prairie boy bread toronto

Toronto bakery abruptly shuts down all locations

A Toronto bakery that's popular for its bread has suddenly closed all its locations.

Prairie Boy Bread is known for their baguettes, and their products have been sold, served and made into sandwiches at countless other businesses in the city.

The first warning sign was an abrupt social media post about a fire sale the first weekend of November.

The post without a caption said the sale would take place November 4 and 5 at their 201 Geary Ave. location, that products would be sold for 25 to 50 per cent off and that all proceeds would go to staff pay.

Praire Boy made one comment on their own post: "To all her friends out there, if you can help out by sharing this post to as many people as you can. That would really help us sell all our stuff this weekend Thank you so much."

Many people commented on the post, alluding to their sadness that the bakery appeared to be closing.

A sign in the window of the bakery signed "Farewell" reads: "Recently we have faced increasing challenges that have become insurmountable for us and we are unable to continue operating. This is not how we envisioned things going but it is our reality right now."

Prairie Boy followed up with another post on social media after the weekend showing their window with the sign, surrounded by sticky notes left by people sorry to see the bakery go.

"We took our son to see all the notes you left. It was important for us to read the notes and feel the emotions together as a family. To acknowledge being part of something bigger than ourselves. To recognize that it takes a village and to honour the power that food has in bringing people together," reads the post.

"To whoever put the pen and stickies up for people to collectively share their feelings and send us love was the most beautiful thing we could have imagined. Thank you. You're welcome for all the bread. We are sad too but have to leave and we will miss you all."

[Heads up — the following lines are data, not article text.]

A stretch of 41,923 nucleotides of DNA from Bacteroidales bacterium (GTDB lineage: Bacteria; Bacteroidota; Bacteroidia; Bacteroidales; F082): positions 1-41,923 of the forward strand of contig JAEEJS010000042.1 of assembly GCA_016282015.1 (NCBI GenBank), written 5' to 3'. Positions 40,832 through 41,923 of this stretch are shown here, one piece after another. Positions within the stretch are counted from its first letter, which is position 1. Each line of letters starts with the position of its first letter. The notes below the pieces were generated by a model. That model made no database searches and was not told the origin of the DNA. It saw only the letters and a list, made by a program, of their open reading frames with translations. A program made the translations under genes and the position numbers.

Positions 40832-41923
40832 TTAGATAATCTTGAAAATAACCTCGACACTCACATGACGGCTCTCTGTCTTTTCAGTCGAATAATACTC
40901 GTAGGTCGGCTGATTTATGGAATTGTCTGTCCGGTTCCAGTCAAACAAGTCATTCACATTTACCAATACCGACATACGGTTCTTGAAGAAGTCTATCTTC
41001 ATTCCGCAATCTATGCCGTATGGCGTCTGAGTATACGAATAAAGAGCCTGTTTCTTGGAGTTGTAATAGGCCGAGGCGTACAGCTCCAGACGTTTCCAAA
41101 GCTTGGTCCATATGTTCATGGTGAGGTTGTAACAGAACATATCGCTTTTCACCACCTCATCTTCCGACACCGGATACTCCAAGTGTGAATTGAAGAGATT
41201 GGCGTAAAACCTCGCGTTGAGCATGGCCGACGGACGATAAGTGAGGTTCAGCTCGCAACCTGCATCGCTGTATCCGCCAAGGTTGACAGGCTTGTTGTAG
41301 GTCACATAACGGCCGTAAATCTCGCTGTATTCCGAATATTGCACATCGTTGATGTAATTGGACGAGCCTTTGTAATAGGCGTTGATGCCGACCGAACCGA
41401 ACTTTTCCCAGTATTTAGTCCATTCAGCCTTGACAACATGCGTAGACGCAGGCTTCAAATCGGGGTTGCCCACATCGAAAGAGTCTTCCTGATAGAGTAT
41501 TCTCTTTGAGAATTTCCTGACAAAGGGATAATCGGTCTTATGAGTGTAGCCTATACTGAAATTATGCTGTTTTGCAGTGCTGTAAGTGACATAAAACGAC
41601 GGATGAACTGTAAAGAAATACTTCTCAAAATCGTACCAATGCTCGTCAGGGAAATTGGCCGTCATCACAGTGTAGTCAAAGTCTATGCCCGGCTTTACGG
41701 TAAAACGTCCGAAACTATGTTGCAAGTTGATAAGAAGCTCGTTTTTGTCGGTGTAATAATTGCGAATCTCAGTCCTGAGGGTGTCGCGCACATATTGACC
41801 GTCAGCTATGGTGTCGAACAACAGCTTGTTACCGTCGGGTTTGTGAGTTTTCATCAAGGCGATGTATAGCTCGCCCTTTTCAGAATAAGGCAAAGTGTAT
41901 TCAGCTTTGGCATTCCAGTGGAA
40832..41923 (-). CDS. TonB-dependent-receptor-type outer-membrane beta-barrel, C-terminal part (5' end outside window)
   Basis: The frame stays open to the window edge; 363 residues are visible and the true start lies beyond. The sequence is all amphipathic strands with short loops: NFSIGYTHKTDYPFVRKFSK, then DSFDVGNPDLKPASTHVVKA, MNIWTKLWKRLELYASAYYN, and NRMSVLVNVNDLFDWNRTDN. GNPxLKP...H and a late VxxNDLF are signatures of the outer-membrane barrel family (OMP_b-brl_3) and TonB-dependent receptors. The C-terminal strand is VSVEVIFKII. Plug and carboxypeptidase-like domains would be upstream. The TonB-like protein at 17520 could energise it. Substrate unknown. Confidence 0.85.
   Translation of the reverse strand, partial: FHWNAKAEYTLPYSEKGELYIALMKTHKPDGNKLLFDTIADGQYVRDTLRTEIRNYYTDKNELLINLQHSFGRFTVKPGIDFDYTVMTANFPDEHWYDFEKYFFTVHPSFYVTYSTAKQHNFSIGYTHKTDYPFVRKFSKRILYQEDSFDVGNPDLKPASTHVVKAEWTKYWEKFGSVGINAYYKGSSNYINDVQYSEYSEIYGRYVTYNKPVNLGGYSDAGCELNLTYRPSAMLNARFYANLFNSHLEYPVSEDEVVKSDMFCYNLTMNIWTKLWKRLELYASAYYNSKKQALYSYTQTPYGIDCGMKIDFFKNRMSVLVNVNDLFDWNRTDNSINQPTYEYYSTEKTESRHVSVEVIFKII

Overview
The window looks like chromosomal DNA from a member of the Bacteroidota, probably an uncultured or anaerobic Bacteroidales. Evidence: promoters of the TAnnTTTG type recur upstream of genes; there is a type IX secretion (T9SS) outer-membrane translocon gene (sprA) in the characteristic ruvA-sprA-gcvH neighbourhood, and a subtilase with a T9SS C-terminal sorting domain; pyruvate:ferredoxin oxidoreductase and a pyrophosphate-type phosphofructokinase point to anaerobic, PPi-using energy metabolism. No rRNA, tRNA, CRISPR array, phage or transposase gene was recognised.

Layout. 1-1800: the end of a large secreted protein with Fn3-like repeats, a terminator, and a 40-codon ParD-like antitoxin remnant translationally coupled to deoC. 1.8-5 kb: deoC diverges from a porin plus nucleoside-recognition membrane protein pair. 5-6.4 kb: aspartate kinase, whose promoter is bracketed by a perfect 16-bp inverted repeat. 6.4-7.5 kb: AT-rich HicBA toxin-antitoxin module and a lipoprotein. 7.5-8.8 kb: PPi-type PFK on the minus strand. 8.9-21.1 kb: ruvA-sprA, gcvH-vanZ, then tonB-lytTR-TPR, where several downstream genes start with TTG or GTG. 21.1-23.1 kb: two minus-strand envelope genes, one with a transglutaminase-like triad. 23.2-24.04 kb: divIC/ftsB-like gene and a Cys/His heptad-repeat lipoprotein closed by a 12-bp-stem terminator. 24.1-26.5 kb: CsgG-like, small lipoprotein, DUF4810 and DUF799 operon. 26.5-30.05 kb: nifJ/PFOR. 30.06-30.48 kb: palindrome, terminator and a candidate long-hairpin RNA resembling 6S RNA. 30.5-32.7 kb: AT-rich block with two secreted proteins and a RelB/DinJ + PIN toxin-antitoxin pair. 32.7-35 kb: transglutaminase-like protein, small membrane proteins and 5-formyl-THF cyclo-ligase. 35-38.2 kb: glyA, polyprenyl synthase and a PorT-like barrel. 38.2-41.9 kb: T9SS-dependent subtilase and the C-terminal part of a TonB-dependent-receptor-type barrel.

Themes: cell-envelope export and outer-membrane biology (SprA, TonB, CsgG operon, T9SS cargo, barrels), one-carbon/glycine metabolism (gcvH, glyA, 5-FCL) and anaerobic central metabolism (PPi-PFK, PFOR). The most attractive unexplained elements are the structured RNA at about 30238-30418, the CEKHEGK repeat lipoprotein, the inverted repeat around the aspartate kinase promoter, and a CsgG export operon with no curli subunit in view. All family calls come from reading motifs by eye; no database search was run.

Prairie Boy did not confirm what date their College or their Yonge and St. Clair locations closed, but fieldwork by blogTO provided evidence that all of the bakery's outposts are no longer. 

prairie boy bread toronto

Photo of Prairie Boy Yonge and St. Clair by Zaynab Rujabally.

In addition to the farewell letter and sticky notes found at the College location that was shared on social media, blogTO did notice the entirely papered-up storefront at St. Clair 

prairie boy bread toronto

Photo of Prairie Boy Geary Ave. by Zaynab Rujabally.

A letter posted on the front door of the Geary St. location states that the location's landlord had taken possession of the premise and terminated the tenancy. 

"Building Prairie Boy over the last nine years with my partner Lainie Knox has been a continuously challenging and often rewarding experience. In 2019 we were feeling good about our future and found a great spot in midtown where we could grow. We sunk all our resources into securing the location and planning the space. Things felt great," Prairie Boy owner Grant MacPherson tells blogTO.

"In March 2020 everything changed. The initial support from the neighbourhood helped us weather the storm but as thing dragged on the challenges piled up. We lost most of our staff and sales were erratic. The costs of everything went up and many essential supplies just vanished."

By late 2020, they decided to go ahead with the new location, but there continued to be delays with construction and costs skyrocketed.

"We had to borrow more money to finish the opening and the rates and terms in 2020 were grim. We added the production space at 201 Geary in anticipation of increased demand from St. Clair which added to costs. The fall at Prairie Boy is always our busy period and October 2021 was a solid month and seemed like a good start towards our goals," says MacPherson.

"With our new shops open and things moving again there seemed to be a light at the end of the tunnel. Then came Omicron Christmas. Slower than Christmas 2020 but with three locations open. Sales were dismal throughout the winter and into early spring. I took more loans just to continue operating."

Sales returned a bit that summer but Prairie Boy still struggled to recover with finance costs, MacPherson trying to hold out until the busier fall season. Unfortunately, that fall was even slower.

"The daily struggle overwhelmed me. I couldn't sleep. I couldn't get anything done. I was making poor decisions. I pulled away from the people who could have helped. Now I have closed all the shops. I am out of resources and too tired to fight on. I am deeply sorry to all those whom I have hurt. My unemployed crew, my unpaid suppliers, my partners, and most of all my family," says MacPherson.

"Thank you to all of you who have reached out in support over the last week. It has made me realize that I was never alone. I just couldn't see it. I hope that other small business owners who are struggling can realize they aren't as alone as they feel. That there are many people out there who care and can help."

November 1 was the last day of operation for Prairie Boy, and all locations are now closed.

Lead photo by

Hector Vasquez


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